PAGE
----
SOMALIA: Nearly 60 killed, thousands displaced in Bulo Hawa clashes
NAIROBI, 3 June 2004 (IRIN) - Nearly 60 people have been killed in clashes between rival clans in the southwestern town of Bulo Hawa, humanitarian sources said. About 2,500 families had been displaced in and around the town while another 2,000 people had fled to Mandera in neighbouring Kenya, they added.
Relief workers in Bulo Hawa, Gedo Region, told IRIN by telephone that the latest round of fighting, which took place on Tuesday, was "a continuation of tension between rival clans that had built [up] since May" over control of the local administration.
One of the sources said local NGOs were planning to conduct an assessment of the situation together with local authorities, but could not immediately ascertain the number of those injured. "The death toll as of yesterday was 59, while 52 people have been admitted in hospitals and 24 are in a private compound," the source told IRIN on Thursday.
The dead included a prominent local medical doctor, Muhammad Hasan Ali, who was killed as he left a mosque, and seven children, killed when a bomb they found exploded as they played with it.
The latest fighting pitted an alliance of the Marehan subclans of Hawarsame Rer Hasan and Habar Ya'qub, which dominate Gedo, against the subclans of the Ali Dheere and Rer Ahmad, the sources told IRIN.
The UN Office for Coordination of Humanitarian Affairs (OCHA) in Somalia, which called meetings of various humanitarian agencies and NGOs to discuss how to send help to the displaced and injured, said tension had remained high in the region, although the latest clashes had died down.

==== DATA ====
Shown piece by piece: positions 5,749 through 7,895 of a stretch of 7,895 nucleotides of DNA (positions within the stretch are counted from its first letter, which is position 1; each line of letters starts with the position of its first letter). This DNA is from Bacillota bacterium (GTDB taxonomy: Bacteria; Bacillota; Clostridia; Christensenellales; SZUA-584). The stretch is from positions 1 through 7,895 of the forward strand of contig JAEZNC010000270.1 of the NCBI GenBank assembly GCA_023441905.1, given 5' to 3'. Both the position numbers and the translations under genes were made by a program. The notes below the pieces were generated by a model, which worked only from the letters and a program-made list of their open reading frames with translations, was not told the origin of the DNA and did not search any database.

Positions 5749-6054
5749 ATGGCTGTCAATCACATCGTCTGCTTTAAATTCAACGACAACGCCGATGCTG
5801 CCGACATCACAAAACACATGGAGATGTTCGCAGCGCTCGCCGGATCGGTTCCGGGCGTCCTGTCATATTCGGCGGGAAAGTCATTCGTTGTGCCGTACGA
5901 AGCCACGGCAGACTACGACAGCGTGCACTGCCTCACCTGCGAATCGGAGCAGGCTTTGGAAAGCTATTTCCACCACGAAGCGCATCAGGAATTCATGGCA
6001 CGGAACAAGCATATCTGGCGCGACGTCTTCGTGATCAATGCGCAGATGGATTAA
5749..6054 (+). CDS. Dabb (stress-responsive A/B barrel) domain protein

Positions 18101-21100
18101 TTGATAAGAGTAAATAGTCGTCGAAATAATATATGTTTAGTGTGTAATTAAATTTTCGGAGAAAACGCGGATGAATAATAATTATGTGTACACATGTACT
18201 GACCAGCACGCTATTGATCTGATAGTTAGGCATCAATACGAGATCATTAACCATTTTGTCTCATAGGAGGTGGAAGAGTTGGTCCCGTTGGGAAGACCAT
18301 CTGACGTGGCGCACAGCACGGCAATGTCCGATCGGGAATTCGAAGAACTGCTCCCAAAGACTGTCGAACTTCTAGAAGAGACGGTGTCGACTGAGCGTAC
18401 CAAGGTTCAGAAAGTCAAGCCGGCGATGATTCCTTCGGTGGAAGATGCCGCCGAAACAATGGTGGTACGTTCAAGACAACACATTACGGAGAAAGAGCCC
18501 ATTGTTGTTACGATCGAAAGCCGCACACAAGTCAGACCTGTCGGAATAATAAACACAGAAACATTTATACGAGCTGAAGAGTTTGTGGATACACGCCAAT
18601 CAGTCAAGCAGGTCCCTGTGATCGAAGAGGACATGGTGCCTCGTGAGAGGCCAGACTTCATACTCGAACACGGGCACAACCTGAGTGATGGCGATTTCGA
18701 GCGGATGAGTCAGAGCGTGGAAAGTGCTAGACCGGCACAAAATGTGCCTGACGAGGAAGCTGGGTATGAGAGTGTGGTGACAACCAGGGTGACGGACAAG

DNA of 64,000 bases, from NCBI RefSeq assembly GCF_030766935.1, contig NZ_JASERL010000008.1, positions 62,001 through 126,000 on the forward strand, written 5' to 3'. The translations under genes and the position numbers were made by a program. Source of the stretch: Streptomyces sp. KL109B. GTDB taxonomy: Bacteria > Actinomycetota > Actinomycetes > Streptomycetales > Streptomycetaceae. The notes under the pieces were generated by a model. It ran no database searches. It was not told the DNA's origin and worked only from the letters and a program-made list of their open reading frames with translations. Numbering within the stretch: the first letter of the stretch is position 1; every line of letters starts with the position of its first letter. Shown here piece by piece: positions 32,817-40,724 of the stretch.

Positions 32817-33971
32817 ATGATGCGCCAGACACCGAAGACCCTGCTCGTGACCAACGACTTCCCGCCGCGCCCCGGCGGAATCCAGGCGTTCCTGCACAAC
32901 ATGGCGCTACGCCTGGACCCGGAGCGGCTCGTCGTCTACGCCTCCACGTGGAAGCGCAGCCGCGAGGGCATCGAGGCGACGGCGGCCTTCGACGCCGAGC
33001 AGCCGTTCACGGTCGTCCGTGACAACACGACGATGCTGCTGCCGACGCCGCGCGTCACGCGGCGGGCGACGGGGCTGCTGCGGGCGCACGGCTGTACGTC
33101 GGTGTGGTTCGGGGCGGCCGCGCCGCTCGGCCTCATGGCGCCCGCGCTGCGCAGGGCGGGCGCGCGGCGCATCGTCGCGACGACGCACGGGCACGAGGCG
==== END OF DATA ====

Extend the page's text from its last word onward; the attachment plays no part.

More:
"It is a very complicated situation. It is still very tense and we would not be surprised if clashes broke out again anytime," Calum McLean, the head of the OCHA office in Somalia, told IRIN on Thursday. "Nothing has been resolved so far."
McLean appealed to the belligerents to stop fighting and allow humanitarian agencies to reach those who needed help in Gedo. "Humanitarian agencies are meeting under the auspices of OCHA, both in Mandera and in [the Kenyan capital] Nairobi to better coordinate their response," he added.
The Gedo Health Consortium, an umbrella grouping of NGOs active in the region, had sent some medical supplies to hospitals in the region; other help had come from African Medical and Research Foundation, the Office of the UN High Commissioner for Refugees and the UN Children's Fund and other NGOs, McLean said.
Local sources in Bulo Hawa told IRIN that clan elders were trying to calm the situation and resolve the underlying wrangles between the clans.
At least 100 people were killed in the Somali capital, Mogadishu, when other rival clans clashed for several days from 9 May. Hundreds were believed to have been wounded and thousands displaced from their homes.
Bethuel Kiplagat, the Kenyan special envoy to the Somali peace process and chairman of the regional Inter-Governmental Authority on Development committee spearheading efforts to bring together the various fighting groups in Somalia, expressed "deep concern" over the violence and called for an immediate end to the fighting.
"This senseless conflict is not helpful to the people of Somalia and the ongoing reconciliation conference in Kenya," Kiplagat said in a statement. "We would like to call upon these parties to return to the peace process. We also call upon the traditional leaders and people of goodwill to use their offices to resolve the problem between the conflicting parties," he added.
The UN secretary-general's representative for Somalia, Winston Tubman, and UN Resident and Humanitarian Coordinator Maxwell Gaylard have also urged Somali leaders to resolve their differences peacefully, as agreed in the ongoing peace and reconciliation process.